“[W]here Seven Fallen Feathers truly shines is in Talaga’s intimate retellings of what families experience when a loved one goes missing, from filing a missing-persons report with police, to the long and brutal investigation process, to the final visit in the coroner’s office. It’s a heartbreaking portrait of an indifferent and often callous system . . . Seven Fallen Feathers is a must-read for all Canadians. It shows us where we came from, where we’re at, and what we need to do to make the country a better place for us all.” — The Walrus


All Our Relations by Tanya Talaga


“Bestselling and award-winning author Tanya Talaga argues that the aftershocks of cultural genocide have resulted in a disturbing rise in youth suicides in Indigenous communities in Canada and beyond. She examinees the tragic reality of children feeling so hopeless they want to die, of kids perishing in clusters, forming suicide pacts, or becoming romanced by the notion of dying — a phenomenon that experts call “suicidal ideation.” She also looks at the rising global crisis, as evidenced by the high suicide rates among the Inuit of Greenland and Aboriginal youth in Australia. Finally, she documents suicide prevention strategies in Nunavut, Seabird Island, and Greenland; Facebook’s development of AI software to actively link kids in crisis with mental health providers; and the push by First Nations leadership in Northern Ontario for a new national health strategy that could ultimately lead communities towards healing from the pain of suicide.” - Strong Nations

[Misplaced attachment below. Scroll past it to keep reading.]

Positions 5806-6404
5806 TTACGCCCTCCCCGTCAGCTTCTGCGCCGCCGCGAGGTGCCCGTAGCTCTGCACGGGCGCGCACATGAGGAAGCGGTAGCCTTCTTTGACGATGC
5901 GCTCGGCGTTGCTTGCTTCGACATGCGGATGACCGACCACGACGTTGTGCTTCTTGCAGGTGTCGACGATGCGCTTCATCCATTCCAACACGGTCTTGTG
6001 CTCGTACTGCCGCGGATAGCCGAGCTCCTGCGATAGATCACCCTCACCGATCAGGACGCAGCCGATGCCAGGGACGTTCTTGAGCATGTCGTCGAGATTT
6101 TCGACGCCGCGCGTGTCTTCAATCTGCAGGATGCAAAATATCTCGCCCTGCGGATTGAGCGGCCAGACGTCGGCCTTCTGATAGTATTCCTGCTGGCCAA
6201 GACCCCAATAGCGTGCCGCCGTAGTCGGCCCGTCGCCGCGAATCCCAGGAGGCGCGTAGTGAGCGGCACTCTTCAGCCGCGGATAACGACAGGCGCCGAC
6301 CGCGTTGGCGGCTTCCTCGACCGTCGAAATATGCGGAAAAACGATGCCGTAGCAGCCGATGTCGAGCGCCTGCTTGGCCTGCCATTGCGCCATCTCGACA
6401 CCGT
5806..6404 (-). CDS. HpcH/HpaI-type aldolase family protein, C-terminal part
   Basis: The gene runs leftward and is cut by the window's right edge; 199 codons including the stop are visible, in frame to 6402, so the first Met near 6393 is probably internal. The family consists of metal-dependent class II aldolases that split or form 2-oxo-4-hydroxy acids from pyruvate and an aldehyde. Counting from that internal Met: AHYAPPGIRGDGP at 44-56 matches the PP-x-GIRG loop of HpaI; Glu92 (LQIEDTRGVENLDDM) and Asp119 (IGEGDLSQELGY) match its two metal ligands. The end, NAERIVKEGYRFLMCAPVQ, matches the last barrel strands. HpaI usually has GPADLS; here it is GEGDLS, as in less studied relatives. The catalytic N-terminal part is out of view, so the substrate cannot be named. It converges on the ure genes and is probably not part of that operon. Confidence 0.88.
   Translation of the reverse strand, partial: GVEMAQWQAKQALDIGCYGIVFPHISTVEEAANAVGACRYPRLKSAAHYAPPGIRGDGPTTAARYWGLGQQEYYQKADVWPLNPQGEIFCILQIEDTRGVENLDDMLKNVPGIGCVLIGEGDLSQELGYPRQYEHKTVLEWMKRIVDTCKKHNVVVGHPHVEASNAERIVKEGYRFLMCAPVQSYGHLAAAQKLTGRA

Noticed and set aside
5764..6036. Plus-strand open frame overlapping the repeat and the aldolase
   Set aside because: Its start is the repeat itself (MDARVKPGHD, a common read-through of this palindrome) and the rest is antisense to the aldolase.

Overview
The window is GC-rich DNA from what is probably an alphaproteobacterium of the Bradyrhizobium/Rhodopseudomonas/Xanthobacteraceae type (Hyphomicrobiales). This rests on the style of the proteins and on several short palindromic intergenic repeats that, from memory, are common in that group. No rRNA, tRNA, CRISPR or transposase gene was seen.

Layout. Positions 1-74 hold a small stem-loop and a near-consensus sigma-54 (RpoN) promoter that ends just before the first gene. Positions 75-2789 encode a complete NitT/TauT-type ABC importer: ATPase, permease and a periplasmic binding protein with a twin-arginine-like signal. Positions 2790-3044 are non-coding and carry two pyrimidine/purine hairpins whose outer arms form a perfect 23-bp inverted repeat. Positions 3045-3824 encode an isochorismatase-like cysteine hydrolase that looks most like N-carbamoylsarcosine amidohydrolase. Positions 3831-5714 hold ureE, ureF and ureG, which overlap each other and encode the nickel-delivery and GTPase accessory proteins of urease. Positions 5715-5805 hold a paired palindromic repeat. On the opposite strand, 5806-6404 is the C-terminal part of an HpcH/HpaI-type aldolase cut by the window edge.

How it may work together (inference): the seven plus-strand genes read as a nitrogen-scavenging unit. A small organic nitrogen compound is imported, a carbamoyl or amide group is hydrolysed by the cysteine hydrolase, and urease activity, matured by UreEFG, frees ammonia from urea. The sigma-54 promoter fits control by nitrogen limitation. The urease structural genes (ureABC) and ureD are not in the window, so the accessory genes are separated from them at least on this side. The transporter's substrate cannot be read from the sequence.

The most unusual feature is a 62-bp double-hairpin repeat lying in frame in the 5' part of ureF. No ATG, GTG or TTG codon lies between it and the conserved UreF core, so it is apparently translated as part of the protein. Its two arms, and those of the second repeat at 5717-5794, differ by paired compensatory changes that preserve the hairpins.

edited by Gabrielle HIll


“A variety of metrics indicate that, even after the end of Jim Crow, black lives are routinely assigned a worth approximately 30 percent that of white lives,” write the authors,” who also detail the negative impacts on black lives of federal highway construction, urban renewal, and gentrification. They consider arguments for and against reparations and examine complex possible methods of financing and making reparations (from lump sums to payments over time) that might, at the outside, cost trillions of dollars. Though academic in tone and approach, and therefore unlikely to reach a large audience of general readers, the authors are convincing in their arguments. Essential to any debate over the need for and way to achieve meaningful large-scale reparations. - Kirkus Reviews


Bonus Adult Books:




"The Red Deal is an incendiary and necessary compilation. With momentum for a Green New Deal mounting, the humble and powerful organizers of The Red Nation remind us that a Green New Deal must also be Red—socialist, committed to class struggle, internationalist in orientation, and opposed to the settler-colonial theft of Indigenous lands and resources. Redistribution also requires reparations and land back. The Red Deal is a profound call to action for us all."—Harsha Walia, author of Undoing Border Imperialism and Border and Rule: Global Migration, Capitalism, and the Rise of Racist Nationalism - Strong Nations